Bryan Cranston Reiterates Stance on Teaching Critical Race Theory After Debate With Bill Maher: “I Think It’s Imperative”

Bryan Cranston reaffirmed his support of teaching critical race theory on Who’s Talking to Chris Wallace after backing the academic framework while appearing on Bill Maher’s podcast in February.

On the latest episode of the CNN and HBO Max series, host Wallace addressed the Breaking Bad actor’s previous statements on Club Random With Bill Maher, which saw the actor and commentator debate the importance of teaching critical race theory in the U.S., as well as Cranston’s stance on the Make America Great Again slogan.

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After Wallace described Cranston and Maher’s back-and-forth debate as a “tussle” about “critical race theory and wokeness,” he asked the Emmy-winning actor about “the role that media plays” in the state of the country’s political discourse.

Cranston briefly shared that he finds it “difficult to try to find truly unbiased reporting news,” before reiterating his previous sentiments about his support of teaching the theory. (Critical race theory examines how historical discrimination in the U.S. lives on through race-blind legal and social policies regardless of whether the intention of said policies is to fuel racism, according to EdWeek.)

“I think it’s imperative that it’s taught, that we look at our history, much the same. I think that Germany has looked at their history in involvement in the [World] Wars, one and two, and embraced it and say, ‘This is where we went wrong. This is how it went wrong. This is why it can’t go wrong again,'” Cranston said.

He noted that Germany had done a “very commendable job” with its public reckoning of the Holocaust, but that the U.S. “really hasn’t” confronted its historical relationship to slavery in the same way.

“You present it and say, ‘Well, 400 years of slavery, yeah, but we’re moving on, we’re moving on,”‘ he said. “And it’s like, ‘No, let’s really discuss it. How did that happen? How did we get to a point where we treated other human beings as slaves? And we’re OK with that?'”

He also addressed his previous comments to Maher about the Make America Great Again slogan, asking whether someone could “accept that that could possibly be construed as a racist remark.”

“Most people — a lot of people go — how could that be racist make America great again?” he continued. “I said, just ask yourself from an African American experience, when was it ever great in America for the African American? When was it great? So if you’re making it ‘great again,’ it’s not including them.”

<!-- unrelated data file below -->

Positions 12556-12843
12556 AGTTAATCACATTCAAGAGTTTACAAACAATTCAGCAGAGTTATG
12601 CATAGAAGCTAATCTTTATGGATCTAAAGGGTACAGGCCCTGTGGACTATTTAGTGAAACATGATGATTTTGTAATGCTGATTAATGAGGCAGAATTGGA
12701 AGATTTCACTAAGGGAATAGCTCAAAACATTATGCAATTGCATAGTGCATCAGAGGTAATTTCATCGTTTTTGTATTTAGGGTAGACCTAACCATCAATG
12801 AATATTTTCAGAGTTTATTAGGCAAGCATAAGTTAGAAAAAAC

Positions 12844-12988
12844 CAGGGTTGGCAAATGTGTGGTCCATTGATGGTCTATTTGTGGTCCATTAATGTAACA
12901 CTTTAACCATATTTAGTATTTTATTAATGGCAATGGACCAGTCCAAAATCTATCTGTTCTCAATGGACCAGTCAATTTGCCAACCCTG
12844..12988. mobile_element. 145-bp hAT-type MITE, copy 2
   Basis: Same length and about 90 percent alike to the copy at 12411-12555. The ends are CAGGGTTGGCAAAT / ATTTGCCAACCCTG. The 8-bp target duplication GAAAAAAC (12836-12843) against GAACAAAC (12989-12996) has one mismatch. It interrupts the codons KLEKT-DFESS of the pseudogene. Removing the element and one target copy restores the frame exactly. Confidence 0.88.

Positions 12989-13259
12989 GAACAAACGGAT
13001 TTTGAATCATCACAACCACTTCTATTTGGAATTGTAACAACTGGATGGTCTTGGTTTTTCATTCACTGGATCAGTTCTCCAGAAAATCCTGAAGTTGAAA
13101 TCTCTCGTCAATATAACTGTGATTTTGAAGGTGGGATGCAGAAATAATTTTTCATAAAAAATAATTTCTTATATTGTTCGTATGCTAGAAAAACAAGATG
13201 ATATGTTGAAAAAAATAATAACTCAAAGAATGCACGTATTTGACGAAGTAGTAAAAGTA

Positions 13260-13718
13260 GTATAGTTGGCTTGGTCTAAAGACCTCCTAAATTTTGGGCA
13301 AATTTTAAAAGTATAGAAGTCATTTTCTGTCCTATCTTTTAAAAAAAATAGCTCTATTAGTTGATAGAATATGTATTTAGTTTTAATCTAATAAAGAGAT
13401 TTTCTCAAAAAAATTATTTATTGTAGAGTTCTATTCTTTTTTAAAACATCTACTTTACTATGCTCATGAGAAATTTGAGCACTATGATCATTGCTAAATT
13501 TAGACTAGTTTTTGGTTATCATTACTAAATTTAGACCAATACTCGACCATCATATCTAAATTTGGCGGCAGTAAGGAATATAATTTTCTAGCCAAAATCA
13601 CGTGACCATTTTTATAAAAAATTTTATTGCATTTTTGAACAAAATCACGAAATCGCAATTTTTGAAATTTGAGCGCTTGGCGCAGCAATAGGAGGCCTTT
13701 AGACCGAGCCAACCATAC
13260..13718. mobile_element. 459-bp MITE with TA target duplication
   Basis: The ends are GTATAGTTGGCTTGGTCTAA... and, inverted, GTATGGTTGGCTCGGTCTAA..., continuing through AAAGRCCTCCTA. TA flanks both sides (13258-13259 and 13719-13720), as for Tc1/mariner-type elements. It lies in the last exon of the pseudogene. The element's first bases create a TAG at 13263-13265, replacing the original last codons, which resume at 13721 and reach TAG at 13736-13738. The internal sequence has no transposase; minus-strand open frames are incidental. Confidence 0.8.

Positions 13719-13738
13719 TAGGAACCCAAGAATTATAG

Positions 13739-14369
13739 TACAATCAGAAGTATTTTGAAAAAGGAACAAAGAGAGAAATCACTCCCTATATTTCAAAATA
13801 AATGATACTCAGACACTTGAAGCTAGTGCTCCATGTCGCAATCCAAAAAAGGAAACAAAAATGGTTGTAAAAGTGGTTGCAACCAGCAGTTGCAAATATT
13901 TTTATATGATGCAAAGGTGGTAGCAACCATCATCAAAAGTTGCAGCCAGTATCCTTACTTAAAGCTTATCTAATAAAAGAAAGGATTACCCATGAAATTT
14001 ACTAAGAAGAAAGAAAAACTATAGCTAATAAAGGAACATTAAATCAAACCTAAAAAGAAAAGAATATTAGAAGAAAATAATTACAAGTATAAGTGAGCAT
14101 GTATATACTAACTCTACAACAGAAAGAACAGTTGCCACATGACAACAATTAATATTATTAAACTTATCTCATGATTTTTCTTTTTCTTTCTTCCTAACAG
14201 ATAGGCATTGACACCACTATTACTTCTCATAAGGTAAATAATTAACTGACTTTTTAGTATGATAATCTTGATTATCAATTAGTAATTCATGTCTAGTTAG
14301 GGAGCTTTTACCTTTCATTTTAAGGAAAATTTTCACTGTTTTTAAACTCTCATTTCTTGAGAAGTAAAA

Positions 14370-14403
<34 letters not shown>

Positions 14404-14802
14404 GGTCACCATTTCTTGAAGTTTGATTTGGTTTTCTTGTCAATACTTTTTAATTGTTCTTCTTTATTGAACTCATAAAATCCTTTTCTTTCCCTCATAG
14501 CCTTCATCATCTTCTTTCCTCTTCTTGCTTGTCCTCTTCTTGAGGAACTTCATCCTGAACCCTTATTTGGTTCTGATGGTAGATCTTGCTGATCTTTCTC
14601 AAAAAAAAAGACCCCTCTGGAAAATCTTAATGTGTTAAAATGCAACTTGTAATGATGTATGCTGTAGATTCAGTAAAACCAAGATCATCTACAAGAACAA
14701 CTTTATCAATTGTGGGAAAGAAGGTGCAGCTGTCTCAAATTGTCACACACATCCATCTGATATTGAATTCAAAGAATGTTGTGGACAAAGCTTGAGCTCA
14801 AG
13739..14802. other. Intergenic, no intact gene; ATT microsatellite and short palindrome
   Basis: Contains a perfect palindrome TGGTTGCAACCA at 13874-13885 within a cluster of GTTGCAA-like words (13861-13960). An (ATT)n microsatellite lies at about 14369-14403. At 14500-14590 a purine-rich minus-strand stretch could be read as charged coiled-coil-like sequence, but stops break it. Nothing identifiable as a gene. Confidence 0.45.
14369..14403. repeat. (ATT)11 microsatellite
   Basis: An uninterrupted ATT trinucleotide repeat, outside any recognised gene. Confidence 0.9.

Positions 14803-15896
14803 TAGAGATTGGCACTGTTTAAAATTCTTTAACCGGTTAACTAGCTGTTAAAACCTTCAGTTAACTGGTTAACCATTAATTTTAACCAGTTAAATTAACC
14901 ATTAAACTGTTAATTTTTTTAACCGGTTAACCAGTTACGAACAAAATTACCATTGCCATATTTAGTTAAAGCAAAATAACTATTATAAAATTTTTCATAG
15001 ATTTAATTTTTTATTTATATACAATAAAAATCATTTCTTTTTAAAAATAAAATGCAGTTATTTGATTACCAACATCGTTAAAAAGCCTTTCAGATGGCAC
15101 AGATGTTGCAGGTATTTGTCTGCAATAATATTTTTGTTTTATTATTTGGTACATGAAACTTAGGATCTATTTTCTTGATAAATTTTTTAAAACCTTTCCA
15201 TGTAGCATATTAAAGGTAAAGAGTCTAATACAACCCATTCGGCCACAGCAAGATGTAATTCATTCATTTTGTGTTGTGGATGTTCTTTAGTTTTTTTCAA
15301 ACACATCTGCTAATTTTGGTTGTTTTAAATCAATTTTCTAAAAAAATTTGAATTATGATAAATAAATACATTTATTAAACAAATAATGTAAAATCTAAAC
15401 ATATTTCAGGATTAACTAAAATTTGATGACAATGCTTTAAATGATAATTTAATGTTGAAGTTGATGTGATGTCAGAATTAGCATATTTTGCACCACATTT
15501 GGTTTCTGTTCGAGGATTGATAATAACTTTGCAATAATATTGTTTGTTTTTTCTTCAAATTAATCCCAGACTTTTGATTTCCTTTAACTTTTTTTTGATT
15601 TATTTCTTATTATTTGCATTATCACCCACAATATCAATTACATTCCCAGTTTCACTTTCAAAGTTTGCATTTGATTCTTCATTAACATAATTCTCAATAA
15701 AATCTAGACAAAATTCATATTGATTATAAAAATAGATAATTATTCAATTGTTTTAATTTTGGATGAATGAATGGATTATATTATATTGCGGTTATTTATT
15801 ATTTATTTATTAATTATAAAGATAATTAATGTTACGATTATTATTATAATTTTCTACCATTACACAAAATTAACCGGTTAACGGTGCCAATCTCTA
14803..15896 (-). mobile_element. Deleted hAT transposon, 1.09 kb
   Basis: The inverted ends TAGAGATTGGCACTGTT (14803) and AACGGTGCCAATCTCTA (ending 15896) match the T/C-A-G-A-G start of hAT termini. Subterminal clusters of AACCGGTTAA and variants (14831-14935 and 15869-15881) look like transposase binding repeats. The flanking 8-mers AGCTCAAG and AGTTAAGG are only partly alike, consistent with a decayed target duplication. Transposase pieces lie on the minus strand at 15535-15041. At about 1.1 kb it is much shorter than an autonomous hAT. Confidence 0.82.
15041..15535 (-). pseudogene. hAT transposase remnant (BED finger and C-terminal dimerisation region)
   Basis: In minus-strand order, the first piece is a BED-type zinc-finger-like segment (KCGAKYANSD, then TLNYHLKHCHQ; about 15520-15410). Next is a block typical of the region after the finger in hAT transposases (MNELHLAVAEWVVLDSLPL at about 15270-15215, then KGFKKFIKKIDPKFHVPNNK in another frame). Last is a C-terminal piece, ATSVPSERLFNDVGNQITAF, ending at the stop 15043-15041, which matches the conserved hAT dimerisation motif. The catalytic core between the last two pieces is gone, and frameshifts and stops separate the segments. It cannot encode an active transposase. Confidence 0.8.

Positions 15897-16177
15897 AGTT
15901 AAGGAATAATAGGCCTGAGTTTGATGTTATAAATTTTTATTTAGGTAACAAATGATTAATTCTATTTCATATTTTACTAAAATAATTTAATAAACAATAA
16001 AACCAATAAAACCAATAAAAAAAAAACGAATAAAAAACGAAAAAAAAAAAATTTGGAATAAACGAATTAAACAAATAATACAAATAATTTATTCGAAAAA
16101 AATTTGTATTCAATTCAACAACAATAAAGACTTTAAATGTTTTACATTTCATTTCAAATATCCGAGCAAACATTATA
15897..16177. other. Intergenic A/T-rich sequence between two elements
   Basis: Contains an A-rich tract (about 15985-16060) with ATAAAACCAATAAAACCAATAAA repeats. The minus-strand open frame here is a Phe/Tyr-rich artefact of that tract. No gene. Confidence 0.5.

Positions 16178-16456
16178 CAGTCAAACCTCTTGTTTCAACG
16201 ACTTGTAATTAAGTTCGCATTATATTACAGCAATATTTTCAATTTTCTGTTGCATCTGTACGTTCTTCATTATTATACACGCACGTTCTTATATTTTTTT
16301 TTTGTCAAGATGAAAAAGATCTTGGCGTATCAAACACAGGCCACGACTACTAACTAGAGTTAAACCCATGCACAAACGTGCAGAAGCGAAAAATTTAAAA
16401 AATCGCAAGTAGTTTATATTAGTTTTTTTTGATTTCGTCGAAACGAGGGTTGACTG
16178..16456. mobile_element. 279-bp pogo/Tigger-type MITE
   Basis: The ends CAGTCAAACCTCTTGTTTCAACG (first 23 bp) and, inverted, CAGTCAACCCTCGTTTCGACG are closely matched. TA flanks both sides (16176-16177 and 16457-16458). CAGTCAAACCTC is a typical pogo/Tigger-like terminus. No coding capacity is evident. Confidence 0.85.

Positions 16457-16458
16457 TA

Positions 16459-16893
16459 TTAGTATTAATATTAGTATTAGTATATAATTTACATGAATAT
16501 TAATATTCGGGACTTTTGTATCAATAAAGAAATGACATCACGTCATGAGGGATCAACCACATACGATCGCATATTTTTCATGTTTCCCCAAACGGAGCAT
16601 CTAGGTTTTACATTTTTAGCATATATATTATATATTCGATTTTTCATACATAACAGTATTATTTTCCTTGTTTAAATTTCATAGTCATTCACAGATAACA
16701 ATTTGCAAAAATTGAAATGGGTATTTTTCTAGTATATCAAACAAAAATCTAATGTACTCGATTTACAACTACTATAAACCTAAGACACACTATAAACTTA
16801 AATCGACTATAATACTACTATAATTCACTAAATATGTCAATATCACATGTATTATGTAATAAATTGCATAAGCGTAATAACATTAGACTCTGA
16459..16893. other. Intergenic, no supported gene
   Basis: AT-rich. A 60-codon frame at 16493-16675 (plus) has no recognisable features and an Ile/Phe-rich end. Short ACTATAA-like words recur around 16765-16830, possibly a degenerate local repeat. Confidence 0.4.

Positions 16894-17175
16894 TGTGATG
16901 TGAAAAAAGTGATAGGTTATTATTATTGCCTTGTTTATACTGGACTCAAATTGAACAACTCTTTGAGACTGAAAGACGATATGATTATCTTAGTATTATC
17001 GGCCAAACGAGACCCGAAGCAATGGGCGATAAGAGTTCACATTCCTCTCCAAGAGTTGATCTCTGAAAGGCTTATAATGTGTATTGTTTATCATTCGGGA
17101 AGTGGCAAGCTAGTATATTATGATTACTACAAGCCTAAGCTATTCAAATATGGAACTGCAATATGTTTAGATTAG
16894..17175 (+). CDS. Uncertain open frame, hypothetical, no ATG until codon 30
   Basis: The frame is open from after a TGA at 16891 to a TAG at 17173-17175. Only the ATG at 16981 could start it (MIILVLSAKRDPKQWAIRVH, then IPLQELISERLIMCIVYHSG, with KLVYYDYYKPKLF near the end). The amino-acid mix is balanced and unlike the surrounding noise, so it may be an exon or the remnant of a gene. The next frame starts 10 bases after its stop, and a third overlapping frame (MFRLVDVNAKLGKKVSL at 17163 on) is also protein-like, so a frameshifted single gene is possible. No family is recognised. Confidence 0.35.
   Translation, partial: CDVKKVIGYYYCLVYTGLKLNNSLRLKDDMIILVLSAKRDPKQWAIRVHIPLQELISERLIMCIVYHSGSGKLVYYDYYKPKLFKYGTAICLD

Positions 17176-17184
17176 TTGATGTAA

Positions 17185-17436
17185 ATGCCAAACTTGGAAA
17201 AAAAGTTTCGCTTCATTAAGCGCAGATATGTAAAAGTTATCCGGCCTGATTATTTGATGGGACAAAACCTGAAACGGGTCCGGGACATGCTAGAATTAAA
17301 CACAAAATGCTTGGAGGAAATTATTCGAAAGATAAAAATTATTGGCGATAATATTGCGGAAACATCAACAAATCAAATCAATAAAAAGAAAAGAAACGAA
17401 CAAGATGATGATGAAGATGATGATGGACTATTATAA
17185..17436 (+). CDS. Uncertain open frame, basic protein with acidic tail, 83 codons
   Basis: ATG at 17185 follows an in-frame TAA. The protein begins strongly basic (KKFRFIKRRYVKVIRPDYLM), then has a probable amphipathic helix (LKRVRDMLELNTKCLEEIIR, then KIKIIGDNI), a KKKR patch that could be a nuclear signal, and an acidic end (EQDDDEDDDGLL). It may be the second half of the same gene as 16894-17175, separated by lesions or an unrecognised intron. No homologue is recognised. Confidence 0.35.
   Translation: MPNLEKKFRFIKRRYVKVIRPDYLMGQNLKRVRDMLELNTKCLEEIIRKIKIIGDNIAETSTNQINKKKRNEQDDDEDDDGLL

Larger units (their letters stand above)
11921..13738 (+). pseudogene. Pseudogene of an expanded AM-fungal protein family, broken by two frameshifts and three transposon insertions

He added that he believes it’s up to white people to open themselves to the idea that white privilege exists.

“It’s to teach us in the woke world to open up and accept the possibilities that our privilege has created blind spots for us,” he explained. “And maybe I haven’t seen what is really happening yet in all my years.”

Cranston shared similar sentiments while speaking to Maher on Club Random, with the two also getting into where they stand on white privilege versus advantage and Maher later arguing that he doesn’t believe people in power have a mindset, conscious or subconscious, that supports them wanting to “be racist to people of color.”

“They don’t understand it, but they are innately that way,” Cranston responded, pointing to how the predominance of white men in Congress can uphold racist policies. “What we don’t recognize often is the privilege — or as you said, the advantage. Look at the makeup of Congress. You cannot deny that older white men are the predominant factor in Congress.”

At another point in his interview with Wallace, Cranston also spoke about a notable bit he did while guest starring on Seinfeld as the “sketchy” fictional dentist, Dr. Tim Whatley. The actor revealed that the joke — of taking a hit of nitrous oxide before giving it to Jerry ahead of a procedure — was not scripted, but that it also didn’t come from him.

“We had rehearsed that scene, and then I wanted to stay on my set to rehearse that scene — to get used to the stool, where the tools were and things just to get comfortable in that dental office,” he recalled. “And I hear, ‘Hey, you know what would be funny?'”

Cranston noted that the comment came from “a guy on a ladder adjusting a lamp.” He responded, asking the man what he thought would be funny, and that’s where the actor got the idea, with the man on the ladder noting that it would be funny “if you took a hit of the nitrous oxide first.”

“I just thought,” he said, “that’s brilliant.”

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